The Galleria; Houston, Texas

The Galleria II; Houston, Texas

Longtime reader/commenter Jonah Norason of Two Way Roads sent us this detailed history of The Galleria in Houston, Texas, that we had to share with you. I haven’t been down to this one myself (though Prangeway has), but after looking at these photos I’m pretty tempted to try and get down to the Lone Star State sooner rather than later. Thusfar, the only place in Texas I’ve even been to is Amarillo! Anyway, thanks to Jonah for all the great swag–the remainder of the words and photos on this post are his.

The Galleria is THE largest mall in Texas and 7th largest in the United States. It’s a massive beast buried in the heart of Uptown Houston. There is so much about this mall, it’s hard to know where to start. Inspired by Galleria Vittorio Emanuele II, The Galleria opened in 1970 as a three-level mall with an ice rink, a hotel, an office building, and a Neiman Marcus. Up until this time, ice rinks in malls were not uncommon, but a mall centered around an ice rink was unheard of. This was the first. During this time, competition included but was not limited to: Sharpstown Mall, Memorial City Mall, and Gulfgate Center.

“But the Galleria expanded. Around 1977, the Galleria was expanded with an expansion entitled Galleria II. Galleria II featured upscale San Antonio retailer Frost Brothers and Lord & Taylor.

“Marshall Field’s was added in 1979, adding a fourth anchor to the mall. Then, in 1986, a third addition was added, entitled Galleria III. Galleria III was interesting because it did not connect to the main mall concourse (you had to cut through Marshall Field’s to get to it) and added one anchor: Macy’s. This was a real Macy’s store, one that was actually opened by the original R.H. Macy company (as opposed to Federated). Today, that’s the only “real” Macy’s left in Houston.

“In 1996, Marshall Field’s pulled out of the Texas market. This was not the only Texas mall affected, it included Town & Country Mall as well. In the Galleria, the store was replaced by Saks Fifth Avenue.

“In March 2003, the fourth addition to the Galleria was finished and the mall embarked on yet another renovation. This was Galleria IV. It featured a very upscale Foley’s and Nordstrom. The Foley’s addition was somewhat ironic, as Foley’s had been a Houston-based department store for years and it had also seemingly been in talks with the Galleria forever to make it happen.

The Galleria, Houston, Texas

“But change was on the way. In 2005, Lord & Taylor pulled out of the Texas market for good and closed their store. Furthermore, in 2006, a tragic incident happened. The Houston-based Foley’s was folded into Macy’s corporate and the Foley’s stores, which included not only the vast presence it had in Dallas and Houston, but the entire Texas area, as well as areas in New Mexico, Colorado, Oklahoma, and Louisiana, to become simply “Macy’s”. At the Galleria, this caused the older, original Macy’s to be redubbed “Macy’s at Sage”, referring to the street it was facing.

“The former Lord & Taylor was partially demolished and redeveloped into a stunning addition featuring upscale stores and restaurants. This included a two-story Borders store. This addition has been informally named “Galleria V”, but it’s not a true addition since the other Gallerias did not replace anything and were entirely new wings with new anchors.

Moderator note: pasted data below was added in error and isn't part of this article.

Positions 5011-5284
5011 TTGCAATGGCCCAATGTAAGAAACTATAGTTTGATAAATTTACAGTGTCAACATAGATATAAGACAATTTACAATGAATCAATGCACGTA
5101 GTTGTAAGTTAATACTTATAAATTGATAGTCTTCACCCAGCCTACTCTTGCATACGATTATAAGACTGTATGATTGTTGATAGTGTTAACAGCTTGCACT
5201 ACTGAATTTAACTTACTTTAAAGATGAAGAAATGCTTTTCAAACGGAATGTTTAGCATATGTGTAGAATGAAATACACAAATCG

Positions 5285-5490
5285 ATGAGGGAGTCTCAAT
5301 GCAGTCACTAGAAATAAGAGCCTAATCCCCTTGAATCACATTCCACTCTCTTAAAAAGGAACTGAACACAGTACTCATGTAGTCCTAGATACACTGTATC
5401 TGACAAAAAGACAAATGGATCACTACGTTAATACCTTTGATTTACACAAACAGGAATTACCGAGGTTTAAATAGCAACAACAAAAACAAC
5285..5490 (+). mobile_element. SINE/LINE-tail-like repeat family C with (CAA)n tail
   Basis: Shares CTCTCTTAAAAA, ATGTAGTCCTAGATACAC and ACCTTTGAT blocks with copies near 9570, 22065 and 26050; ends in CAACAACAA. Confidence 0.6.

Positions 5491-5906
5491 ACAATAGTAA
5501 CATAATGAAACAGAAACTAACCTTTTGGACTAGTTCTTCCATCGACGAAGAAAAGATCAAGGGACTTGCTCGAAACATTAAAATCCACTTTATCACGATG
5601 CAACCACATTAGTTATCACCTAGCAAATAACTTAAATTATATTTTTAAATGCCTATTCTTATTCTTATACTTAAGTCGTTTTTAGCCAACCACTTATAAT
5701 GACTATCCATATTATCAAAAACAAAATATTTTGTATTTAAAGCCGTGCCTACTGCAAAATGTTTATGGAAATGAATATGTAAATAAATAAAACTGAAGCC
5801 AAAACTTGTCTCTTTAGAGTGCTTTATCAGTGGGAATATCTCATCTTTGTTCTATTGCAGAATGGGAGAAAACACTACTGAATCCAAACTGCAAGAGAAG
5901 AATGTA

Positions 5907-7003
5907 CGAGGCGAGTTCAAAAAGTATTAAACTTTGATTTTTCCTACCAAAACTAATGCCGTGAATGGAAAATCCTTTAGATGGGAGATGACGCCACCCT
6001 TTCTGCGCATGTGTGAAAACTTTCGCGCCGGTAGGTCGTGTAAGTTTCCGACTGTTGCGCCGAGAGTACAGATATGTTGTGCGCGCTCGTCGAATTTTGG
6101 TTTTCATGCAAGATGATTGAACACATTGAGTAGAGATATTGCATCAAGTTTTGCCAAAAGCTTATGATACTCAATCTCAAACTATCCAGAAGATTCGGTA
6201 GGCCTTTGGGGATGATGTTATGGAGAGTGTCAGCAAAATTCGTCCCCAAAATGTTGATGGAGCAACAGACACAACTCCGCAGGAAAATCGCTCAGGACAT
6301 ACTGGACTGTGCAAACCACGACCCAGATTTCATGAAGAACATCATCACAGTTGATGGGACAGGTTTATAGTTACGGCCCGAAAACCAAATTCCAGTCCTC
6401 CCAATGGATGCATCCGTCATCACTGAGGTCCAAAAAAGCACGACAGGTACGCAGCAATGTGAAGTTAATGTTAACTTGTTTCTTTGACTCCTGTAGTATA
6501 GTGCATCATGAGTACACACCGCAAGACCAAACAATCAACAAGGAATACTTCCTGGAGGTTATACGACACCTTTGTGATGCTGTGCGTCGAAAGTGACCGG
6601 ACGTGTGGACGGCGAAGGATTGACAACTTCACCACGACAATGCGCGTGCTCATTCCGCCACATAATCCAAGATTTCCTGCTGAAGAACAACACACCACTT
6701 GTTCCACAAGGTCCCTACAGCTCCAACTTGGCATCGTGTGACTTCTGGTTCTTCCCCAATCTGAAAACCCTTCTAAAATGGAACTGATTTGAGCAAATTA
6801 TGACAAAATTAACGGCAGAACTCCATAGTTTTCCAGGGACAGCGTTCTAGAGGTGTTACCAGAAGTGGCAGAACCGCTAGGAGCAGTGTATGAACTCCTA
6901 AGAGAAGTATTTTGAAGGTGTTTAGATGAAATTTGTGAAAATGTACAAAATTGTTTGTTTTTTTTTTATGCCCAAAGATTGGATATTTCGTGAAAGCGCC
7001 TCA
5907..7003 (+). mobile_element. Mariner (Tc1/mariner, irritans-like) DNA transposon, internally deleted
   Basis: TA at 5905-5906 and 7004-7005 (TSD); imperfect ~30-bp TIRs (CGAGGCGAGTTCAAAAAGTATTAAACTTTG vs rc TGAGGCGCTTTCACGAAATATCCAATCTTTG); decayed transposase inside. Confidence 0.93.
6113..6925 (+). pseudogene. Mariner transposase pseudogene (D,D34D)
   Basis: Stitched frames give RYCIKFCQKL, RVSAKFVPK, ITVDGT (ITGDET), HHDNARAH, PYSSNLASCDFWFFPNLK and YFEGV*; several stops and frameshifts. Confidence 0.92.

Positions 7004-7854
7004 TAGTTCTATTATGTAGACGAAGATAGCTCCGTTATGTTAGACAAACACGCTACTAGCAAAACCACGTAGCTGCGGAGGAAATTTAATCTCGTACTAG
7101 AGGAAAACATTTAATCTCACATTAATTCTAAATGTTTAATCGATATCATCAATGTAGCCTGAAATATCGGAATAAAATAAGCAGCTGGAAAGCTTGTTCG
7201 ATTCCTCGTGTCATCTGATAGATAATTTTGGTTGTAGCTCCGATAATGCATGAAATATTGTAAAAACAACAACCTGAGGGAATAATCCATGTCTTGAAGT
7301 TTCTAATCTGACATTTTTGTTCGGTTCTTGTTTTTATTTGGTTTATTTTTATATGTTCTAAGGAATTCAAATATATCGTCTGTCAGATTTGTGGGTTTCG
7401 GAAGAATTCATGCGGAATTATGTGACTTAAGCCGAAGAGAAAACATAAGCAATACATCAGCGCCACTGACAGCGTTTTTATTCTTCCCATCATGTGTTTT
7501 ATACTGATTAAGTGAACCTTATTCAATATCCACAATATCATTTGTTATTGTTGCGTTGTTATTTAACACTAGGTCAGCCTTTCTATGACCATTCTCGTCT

Inside former Lord & Taylor store at The Galleria, Houston, Texas Inside former Lord & Taylor store at The Galleria, Houston, Texas Inside former Lord & Taylor store at The Galleria, Houston, Texas

“The Galleria really was a truly unique urban structure, as shown in these postcards from Malls of America: here and here (note the Florsheim in the upper left corner, we’ll get to that later).

“To really understand the unique layout of the mall, you’d have to look at Simon’s official map that they made for the Galleria or this Google Maps photo. In other words, there’s four distinct sections of the mall, as illustrated by these pictures taken in March 2008.

“The centerpiece of the Galleria, Galleria I is a dumbbell-shaped wing that is three levels (two levels plus a “rink level”) and features the posh Neiman Marcus at one end. In addition, the complex features Westin Oaks Hotel and Post Oak Tower.

The Galleria I; Houston, Texas The Galleria I; Houston, Texas The Galleria I; Houston, Texas

The Galleria I; Houston, Texas The Galleria I; Houston, Texas The Galleria I; Houston, Texas

“Galleria II is the center portion of the mall. The floor plan resembles a cross. The north end goes toward the former Lord & Taylor area, the east side points toward Galleria I, and the south end either goes outside (1st level) or goes across a skywalk to Galleria III. There’s three levels in this section, and the third level (that goes above the 2nd level, it does not connect with the Rink Level) is carpeted and has banks and whatnot. The cool part about this section of the mall is the Westin Galleria Hotel rooms overlook the mall. I took a few photos inside Borders and the former Lord & Taylor space. Note the modern Florsheim!